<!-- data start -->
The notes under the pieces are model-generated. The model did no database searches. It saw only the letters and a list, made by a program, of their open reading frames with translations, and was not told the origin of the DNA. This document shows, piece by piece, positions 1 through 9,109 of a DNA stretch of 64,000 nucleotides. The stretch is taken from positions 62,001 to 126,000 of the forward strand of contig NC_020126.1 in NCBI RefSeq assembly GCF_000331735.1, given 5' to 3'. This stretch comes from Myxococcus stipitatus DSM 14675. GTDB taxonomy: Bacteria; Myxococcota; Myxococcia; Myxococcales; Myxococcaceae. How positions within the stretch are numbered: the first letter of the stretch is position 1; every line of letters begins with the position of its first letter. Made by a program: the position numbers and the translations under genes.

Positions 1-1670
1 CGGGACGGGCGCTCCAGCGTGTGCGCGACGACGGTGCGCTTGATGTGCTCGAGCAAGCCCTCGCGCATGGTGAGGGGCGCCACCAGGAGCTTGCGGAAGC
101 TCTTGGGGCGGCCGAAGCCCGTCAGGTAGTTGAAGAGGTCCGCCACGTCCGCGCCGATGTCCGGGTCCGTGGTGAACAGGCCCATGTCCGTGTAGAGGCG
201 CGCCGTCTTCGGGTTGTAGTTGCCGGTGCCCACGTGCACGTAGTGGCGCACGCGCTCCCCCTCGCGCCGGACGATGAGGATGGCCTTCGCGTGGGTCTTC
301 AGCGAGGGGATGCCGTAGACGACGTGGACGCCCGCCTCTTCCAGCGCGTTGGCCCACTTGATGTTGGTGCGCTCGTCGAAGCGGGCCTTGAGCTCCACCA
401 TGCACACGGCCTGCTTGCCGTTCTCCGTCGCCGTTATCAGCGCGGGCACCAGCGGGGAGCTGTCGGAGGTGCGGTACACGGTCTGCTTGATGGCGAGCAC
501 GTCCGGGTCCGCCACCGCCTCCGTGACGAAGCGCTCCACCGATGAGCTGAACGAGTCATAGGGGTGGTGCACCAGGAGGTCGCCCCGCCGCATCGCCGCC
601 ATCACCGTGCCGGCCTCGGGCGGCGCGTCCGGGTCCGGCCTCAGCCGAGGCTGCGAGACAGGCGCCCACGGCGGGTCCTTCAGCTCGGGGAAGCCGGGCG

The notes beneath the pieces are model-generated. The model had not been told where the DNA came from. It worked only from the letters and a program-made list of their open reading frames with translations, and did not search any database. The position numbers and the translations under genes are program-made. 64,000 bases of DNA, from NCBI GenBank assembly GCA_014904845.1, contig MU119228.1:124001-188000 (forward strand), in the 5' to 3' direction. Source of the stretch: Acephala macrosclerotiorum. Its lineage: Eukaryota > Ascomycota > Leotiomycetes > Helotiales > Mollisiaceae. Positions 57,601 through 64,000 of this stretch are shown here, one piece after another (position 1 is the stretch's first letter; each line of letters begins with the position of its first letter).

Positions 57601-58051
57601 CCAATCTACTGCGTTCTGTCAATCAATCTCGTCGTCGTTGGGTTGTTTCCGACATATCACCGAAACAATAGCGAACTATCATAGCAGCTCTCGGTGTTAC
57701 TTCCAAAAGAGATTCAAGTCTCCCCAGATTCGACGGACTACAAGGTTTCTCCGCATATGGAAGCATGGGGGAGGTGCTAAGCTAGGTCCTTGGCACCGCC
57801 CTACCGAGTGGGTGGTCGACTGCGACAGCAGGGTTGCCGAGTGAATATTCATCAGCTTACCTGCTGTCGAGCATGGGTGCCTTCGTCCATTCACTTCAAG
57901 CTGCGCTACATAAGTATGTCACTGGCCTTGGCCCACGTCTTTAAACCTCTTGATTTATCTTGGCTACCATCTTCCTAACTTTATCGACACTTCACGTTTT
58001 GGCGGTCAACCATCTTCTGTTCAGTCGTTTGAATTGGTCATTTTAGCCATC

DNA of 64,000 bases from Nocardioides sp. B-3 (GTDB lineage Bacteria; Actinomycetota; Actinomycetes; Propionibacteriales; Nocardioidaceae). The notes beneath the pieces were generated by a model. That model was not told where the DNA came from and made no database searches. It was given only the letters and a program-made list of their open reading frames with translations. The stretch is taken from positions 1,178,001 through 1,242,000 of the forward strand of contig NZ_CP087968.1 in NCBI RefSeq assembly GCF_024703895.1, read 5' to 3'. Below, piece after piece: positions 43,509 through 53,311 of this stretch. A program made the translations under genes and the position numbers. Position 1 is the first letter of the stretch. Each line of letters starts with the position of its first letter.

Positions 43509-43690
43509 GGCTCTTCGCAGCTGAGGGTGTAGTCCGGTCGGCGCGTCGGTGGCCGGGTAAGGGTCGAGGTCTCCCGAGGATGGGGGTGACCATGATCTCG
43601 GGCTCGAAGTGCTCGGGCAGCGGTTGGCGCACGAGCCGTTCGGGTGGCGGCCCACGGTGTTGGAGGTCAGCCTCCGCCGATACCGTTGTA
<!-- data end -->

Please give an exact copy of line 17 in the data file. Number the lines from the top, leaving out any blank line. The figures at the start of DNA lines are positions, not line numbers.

DNA of 64,000 bases from Nocardioides sp. B-3 (GTDB lineage Bacteria; Actinomycetota; Actinomycetes; Propionibacteriales; Nocardioidaceae). The notes beneath the pieces were generated by a model. That model was not told where the DNA came from and made no database searches. It was given only the letters and a program-made list of their open reading frames with translations. The stretch is taken from positions 1,178,001 through 1,242,000 of the forward strand of contig NZ_CP087968.1 in NCBI RefSeq assembly GCF_024703895.1, read 5' to 3'. Below, piece after piece: positions 43,509 through 53,311 of this stretch. A program made the translations under genes and the position numbers. Position 1 is the first letter of the stretch. Each line of letters starts with the position of its first letter.